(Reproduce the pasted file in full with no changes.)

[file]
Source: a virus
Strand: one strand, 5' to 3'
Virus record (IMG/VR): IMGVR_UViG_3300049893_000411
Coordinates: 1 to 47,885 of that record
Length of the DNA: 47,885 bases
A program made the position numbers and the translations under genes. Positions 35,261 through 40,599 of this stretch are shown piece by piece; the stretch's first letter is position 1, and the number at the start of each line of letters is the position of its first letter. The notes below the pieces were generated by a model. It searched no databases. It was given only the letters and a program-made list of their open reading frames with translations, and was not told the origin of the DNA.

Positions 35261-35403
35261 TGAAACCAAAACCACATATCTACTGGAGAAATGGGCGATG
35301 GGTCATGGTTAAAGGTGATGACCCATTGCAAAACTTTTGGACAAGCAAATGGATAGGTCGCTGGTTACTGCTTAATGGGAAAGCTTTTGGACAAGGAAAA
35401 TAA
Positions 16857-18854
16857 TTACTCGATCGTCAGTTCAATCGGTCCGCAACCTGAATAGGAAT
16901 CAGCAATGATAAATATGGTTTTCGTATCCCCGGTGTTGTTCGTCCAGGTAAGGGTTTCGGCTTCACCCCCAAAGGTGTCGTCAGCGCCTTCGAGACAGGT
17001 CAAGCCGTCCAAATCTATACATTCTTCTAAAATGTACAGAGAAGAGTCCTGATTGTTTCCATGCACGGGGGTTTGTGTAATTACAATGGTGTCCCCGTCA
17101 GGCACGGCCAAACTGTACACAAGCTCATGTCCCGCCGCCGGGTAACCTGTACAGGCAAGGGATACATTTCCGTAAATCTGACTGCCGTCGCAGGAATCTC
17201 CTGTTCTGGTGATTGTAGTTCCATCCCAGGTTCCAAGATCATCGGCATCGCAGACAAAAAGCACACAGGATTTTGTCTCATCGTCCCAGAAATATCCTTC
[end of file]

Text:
Source: a virus
Strand: one strand, 5' to 3'
Virus record (IMG/VR): IMGVR_UViG_3300049893_000411
Coordinates: 1 to 47,885 of that record
Length of the DNA: 47,885 bases
A program made the position numbers and the translations under genes. Positions 35,261 through 40,599 of this stretch are shown piece by piece; the stretch's first letter is position 1, and the number at the start of each line of letters is the position of its first letter. The notes below the pieces were generated by a model. It searched no databases. It was given only the letters and a program-made list of their open reading frames with translations, and was not told the origin of the DNA.

Positions 35261-35403
35261 TGAAACCAAAACCACATATCTACTGGAGAAATGGGCGATG
35301 GGTCATGGTTAAAGGTGATGACCCATTGCAAAACTTTTGGACAAGCAAATGGATAGGTCGCTGGTTACTGCTTAATGGGAAAGCTTTTGGACAAGGAAAA
35401 TAA
Positions 16857-18854
16857 TTACTCGATCGTCAGTTCAATCGGTCCGCAACCTGAATAGGAAT
16901 CAGCAATGATAAATATGGTTTTCGTATCCCCGGTGTTGTTCGTCCAGGTAAGGGTTTCGGCTTCACCCCCAAAGGTGTCGTCAGCGCCTTCGAGACAGGT
17001 CAAGCCGTCCAAATCTATACATTCTTCTAAAATGTACAGAGAAGAGTCCTGATTGTTTCCATGCACGGGGGTTTGTGTAATTACAATGGTGTCCCCGTCA
17101 GGCACGGCCAAACTGTACACAAGCTCATGTCCCGCCGCCGGGTAACCTGTACAGGCAAGGGATACATTTCCGTAAATCTGACTGCCGTCGCAGGAATCTC
17201 CTGTTCTGGTGATTGTAGTTCCATCCCAGGTTCCAAGATCATCGGCATCGCAGACAAAAAGCACACAGGATTTTGTCTCATCGTCCCAGAAATATCCTTC